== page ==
The Weekly Newspaper serving the citizens of Morenci, Mich., Fayette, Ohio, and surrounding areas.

  • Snow.2
    FIRST SNOW—Heavy, wet flakes piled deep on tree branches—and windshields—as the area received its first significant snowfall of the season. “Usually it begins with a dusting or two,” said George Isobar, Morenci’s observer for the National Weather Service, “but this time it came with a vengeance.” By the end of the day Saturday, a little over four inches of snow was on the ground. Now comes the thaw with temperatures in the 40s and 50s for three days.
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    SKEWERS, gumdrops, and marshmallows are all that’s needed to create interesting shapes and designs for Layla McDowell Saturday at Stair District Library’s “Sculptamania!” Open House. The program featuring design games and materials is one part of a larger project funded by a $7,500 Curiosity Creates grant from Disney and the American Library Association. Additional photos are on page 7.
    Morenci marching band members took to the field Friday night dressed for Halloween during the Bulldog’s first playoff game. Morenci fans had a bit of a scare until the fourth quarter when the Bulldogs scored 30 points to leave Lenawee Christian School behind. Whiteford visits Morenci this Friday for the district championship game. From the left is Clayton Borton, Morgan Merillat and James O’Brien.
    DNA PUZZLE—Mitchell Storrs and Wyatt Mohr tackle a puzzle representing the structure of DNA. There’s only one correct way for all the pieces to fit. It’s one of the new materials that can be used in both biology and chemistry classes, said teacher Loretta Cox.
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    A TRAFFIC control worker stands in the middle of Morenci’s Main Street Tuesday morning, waiting for the next flow of vehicles to be let through from the west. The dusty gravel surface was sealed with a layer of tar, leaving only the application of paint for new striping. The project was completed in conjunction with county road commission work west of Morenci.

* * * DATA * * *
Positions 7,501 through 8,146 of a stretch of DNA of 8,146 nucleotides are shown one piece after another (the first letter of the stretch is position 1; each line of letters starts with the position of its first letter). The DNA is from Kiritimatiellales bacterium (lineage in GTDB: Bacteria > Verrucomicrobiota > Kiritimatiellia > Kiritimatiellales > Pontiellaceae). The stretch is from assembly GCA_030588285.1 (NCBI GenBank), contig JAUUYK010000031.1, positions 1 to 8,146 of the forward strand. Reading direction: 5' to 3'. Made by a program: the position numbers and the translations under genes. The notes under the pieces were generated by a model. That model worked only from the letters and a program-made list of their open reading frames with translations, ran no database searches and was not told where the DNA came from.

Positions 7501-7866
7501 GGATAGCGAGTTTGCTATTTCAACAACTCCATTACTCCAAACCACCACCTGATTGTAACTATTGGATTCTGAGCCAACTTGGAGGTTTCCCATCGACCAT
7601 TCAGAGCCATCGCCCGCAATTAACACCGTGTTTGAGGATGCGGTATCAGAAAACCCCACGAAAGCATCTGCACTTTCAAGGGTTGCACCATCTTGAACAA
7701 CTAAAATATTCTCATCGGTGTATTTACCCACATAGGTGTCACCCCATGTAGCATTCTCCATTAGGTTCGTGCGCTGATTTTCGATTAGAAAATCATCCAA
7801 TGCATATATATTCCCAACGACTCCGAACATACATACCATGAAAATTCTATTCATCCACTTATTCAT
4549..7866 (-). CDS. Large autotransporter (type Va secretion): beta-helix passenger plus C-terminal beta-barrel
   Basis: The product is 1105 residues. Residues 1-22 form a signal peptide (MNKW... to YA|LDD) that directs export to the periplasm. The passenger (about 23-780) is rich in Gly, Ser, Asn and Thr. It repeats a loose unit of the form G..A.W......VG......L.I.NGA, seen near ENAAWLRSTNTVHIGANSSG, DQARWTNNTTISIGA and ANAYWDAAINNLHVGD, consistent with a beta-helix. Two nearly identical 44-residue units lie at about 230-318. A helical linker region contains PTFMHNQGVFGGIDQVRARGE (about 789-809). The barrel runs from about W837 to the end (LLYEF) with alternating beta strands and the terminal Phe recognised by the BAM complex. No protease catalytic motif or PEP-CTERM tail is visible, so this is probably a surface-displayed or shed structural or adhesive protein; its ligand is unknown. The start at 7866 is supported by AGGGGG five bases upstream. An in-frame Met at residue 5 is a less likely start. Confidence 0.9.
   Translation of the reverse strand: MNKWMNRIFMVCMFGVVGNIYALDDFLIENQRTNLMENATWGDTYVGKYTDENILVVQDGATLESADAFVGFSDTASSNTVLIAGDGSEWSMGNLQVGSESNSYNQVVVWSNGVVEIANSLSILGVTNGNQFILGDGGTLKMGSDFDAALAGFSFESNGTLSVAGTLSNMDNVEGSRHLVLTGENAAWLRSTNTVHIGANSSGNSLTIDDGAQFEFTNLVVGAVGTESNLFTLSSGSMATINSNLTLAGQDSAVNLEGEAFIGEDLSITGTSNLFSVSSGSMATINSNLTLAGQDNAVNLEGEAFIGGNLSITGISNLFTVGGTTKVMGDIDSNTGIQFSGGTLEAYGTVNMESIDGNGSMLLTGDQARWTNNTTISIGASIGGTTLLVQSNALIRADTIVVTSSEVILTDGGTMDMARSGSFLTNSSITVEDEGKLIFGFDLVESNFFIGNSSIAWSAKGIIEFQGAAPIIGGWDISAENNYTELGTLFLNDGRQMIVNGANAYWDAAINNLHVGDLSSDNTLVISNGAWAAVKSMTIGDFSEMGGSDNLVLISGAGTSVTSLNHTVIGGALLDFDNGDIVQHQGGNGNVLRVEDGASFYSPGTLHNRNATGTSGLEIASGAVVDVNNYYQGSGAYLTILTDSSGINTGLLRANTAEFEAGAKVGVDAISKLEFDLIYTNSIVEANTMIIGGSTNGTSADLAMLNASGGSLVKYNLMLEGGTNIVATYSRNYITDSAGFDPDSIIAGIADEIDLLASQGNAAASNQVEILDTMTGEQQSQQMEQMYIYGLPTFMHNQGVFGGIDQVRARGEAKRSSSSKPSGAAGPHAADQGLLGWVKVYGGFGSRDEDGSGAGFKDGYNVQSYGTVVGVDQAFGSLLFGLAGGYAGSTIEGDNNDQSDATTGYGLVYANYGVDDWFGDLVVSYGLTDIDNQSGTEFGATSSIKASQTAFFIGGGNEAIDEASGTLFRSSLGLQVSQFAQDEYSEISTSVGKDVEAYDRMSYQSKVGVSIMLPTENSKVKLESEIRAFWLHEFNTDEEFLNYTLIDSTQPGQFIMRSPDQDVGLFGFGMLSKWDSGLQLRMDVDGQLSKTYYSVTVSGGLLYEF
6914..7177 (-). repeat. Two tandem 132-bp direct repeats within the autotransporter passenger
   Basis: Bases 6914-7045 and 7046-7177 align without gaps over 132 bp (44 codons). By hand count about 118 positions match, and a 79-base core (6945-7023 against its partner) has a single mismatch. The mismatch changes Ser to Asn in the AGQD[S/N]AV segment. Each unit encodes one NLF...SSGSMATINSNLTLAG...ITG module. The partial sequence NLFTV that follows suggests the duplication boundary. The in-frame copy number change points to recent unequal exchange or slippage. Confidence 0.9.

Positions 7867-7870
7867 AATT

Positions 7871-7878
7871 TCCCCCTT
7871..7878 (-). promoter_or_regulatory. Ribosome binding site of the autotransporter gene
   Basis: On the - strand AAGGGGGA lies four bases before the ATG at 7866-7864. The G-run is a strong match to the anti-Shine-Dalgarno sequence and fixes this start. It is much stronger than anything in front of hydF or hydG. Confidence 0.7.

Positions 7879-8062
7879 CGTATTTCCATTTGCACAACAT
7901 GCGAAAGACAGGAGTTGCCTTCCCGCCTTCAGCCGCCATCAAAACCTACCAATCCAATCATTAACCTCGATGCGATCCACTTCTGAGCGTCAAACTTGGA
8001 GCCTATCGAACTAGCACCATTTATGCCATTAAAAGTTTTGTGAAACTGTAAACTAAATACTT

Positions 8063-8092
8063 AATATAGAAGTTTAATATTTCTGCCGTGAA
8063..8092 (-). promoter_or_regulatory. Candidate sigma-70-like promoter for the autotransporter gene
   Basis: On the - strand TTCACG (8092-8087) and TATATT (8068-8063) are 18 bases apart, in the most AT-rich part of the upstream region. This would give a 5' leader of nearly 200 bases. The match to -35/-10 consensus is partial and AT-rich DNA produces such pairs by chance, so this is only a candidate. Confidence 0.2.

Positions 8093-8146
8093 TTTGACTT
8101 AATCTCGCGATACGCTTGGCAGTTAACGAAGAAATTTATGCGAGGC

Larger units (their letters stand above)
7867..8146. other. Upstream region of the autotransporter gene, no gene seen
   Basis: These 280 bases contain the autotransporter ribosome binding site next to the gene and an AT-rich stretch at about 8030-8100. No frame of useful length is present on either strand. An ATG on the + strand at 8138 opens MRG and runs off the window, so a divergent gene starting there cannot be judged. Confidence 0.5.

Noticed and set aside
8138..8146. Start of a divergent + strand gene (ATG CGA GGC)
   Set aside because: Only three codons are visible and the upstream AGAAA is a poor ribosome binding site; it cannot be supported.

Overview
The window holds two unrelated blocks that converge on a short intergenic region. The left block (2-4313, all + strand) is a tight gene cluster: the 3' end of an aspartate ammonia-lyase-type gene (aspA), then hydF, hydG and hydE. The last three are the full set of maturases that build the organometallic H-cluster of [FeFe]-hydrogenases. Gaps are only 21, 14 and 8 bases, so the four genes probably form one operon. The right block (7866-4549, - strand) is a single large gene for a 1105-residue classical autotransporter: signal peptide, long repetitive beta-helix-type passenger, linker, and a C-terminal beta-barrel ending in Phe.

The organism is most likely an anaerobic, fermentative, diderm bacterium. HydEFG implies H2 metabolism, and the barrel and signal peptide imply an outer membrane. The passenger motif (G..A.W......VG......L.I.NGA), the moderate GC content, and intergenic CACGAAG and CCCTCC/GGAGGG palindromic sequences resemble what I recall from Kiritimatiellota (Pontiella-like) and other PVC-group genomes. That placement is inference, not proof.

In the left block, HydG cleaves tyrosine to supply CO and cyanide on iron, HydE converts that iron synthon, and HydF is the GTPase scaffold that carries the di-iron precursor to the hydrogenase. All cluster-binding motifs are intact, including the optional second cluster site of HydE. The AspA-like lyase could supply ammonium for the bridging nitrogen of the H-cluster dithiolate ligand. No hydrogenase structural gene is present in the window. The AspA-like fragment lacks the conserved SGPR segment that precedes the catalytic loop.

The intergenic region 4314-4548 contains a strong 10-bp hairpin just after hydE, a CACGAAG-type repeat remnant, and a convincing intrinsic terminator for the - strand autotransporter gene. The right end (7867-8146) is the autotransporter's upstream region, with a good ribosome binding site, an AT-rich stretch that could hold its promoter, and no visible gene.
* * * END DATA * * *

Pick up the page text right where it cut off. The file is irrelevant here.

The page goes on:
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    JUNIORS Jazmin Smith and Trevor Corkle struggle against a team from the sophomore class Friday during the annual tug of war at the Homecoming Games pep rally. Even the seniors struggled against the sophomores who won the competition. At the main course of the day, the Bulldog football team struggled against Whiteford in a homecoming loss.
    YOUNG soccer players surived a chilly morning Saturday in Morenci’s PTO league. From the left is Emma Cordts, Wayne Corser, Carter and Levi Seitz, Briella York and Drew Joughin. Two more weeks of soccer remain for this season.
  • Front.ropes
    BOWEN BAUMGARTNER of Morenci makes his way across a rope bridge constructed by the Tecumseh Boy Scout troop Sunday at Lake Hudson Recreation Area. The bridge was one of many challenges, displays and games set up for the annual Youth Jamboree by the Michigan DNR. Additional photos on are the back page of this week’s Observer.
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    One of four senior candidates will be crowned the fall homecoming queen during half-time of this week’s Morenci-Whiteford football game. In the back row (left to right) is exchange student Kinga Vidor (her escort will be Caylob Alcock), seniors Alli VanBrandt (escorted by Sam Cool), Larissa Elliott (escorted by Clayton Borton), Samantha Wright (escorted by JJ Elarton) and Justis McCowan (escorted by Austin Gilson), and exchange student Rebecca Rosenberger (escorted by Garrett Smith). Front row freshman court member Allie Kaiser (escorted by Anthony Thomas), sophomore Marlee Blaker (escorted by Nate Elarton) and junior Cheyenne Stone (escorted by Dominick Sell).
  • Front.park.lights